…”How to give your fridge a good spring cleaning”…”Entrepreneurial skills I wish I had learned in high school”…”Did you solve it? The logic question most people get wrong”…
SOMETHING ABOUT “the anatomy of a nutrient-packed fridge”…
SOMETHING ABOUT “don’t quit your daydream, work smarter, not harder, & don’t fear the class clown”…
“Jack is looking at Anne, but Anne is looking at George. Jack is married, but George is not. Is a married person looking at an unmarried person?
C: Cannot be determined
Why is this question so tricky? It is because it appears to give you insufficient information. Anne’s marital status is not known, nor can it be determined, and so you make the inference that the question posed cannot be determined.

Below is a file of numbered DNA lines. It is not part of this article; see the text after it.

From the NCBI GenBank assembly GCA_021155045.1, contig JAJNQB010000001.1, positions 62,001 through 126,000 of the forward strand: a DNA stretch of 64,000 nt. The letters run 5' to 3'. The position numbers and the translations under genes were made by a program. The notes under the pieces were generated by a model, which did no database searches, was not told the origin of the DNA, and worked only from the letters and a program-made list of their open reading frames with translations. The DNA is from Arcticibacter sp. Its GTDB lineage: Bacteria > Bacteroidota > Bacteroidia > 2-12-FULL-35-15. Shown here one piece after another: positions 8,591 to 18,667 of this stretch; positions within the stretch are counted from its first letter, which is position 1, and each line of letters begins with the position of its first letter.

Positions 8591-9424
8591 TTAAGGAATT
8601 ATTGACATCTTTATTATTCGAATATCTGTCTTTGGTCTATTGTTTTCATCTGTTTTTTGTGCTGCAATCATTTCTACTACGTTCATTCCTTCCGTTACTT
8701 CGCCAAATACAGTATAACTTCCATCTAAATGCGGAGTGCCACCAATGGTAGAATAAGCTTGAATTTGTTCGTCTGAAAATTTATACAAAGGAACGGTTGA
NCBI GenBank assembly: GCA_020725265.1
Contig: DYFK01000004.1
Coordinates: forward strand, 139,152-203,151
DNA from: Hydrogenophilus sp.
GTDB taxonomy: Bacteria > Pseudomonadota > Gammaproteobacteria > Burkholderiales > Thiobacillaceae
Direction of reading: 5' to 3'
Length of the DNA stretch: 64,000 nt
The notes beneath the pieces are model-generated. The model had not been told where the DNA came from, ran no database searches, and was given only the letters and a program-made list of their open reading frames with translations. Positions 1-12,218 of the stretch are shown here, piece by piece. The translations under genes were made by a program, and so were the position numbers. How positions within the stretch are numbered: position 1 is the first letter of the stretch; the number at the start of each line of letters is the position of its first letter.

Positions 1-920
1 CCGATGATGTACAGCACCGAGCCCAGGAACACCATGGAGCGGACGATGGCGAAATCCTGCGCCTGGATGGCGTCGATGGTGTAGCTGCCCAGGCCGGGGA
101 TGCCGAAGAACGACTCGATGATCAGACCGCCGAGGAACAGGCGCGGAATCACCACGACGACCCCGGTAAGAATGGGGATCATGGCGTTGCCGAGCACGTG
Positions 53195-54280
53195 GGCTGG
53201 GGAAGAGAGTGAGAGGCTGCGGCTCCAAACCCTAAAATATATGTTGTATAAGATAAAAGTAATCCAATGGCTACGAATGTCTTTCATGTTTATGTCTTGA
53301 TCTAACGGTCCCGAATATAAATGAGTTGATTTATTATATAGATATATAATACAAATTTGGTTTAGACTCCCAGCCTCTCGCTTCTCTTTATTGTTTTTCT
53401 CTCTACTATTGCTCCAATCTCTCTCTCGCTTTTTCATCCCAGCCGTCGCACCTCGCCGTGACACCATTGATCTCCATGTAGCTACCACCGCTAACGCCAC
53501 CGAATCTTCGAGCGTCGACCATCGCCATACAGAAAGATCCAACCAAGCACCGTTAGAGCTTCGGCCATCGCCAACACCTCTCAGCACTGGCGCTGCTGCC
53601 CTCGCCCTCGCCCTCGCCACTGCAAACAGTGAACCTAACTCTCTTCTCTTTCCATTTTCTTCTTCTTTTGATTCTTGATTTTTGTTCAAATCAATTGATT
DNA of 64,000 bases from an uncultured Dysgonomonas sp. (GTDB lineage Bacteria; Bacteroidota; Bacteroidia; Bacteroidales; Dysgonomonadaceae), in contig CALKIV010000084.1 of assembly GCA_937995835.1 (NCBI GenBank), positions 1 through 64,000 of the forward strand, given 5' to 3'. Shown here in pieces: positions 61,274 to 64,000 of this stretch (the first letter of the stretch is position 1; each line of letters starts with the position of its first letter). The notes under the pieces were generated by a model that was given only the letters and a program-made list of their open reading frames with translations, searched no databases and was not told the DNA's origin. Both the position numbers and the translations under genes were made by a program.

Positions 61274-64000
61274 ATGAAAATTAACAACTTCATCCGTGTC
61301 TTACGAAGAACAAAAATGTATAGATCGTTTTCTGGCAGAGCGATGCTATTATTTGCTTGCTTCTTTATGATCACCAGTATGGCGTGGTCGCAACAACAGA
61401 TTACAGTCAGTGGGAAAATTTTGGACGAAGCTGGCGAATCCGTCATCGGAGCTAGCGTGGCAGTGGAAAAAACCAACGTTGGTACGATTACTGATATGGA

In fact, Anne’s marital status is irrelevant to the answer. If she is married, then a married person is looking at an unmarried person (Anne is looking at George), and if she isn’t, a married person is looking at an unmarried person (Jack is looking at Anne).
Written down it becomes more obvious. If ‘>’ means ‘looking at’ then:
Jack > Anne > George, or
Married > Unknown > Unmarried
Replace Unkown with Married or with Unmarried and either way there is clearly a married person looking at an unmarried one.
The correct answer is: A”
Cheers to a ‘solving all life’s puzzles’ kinda day!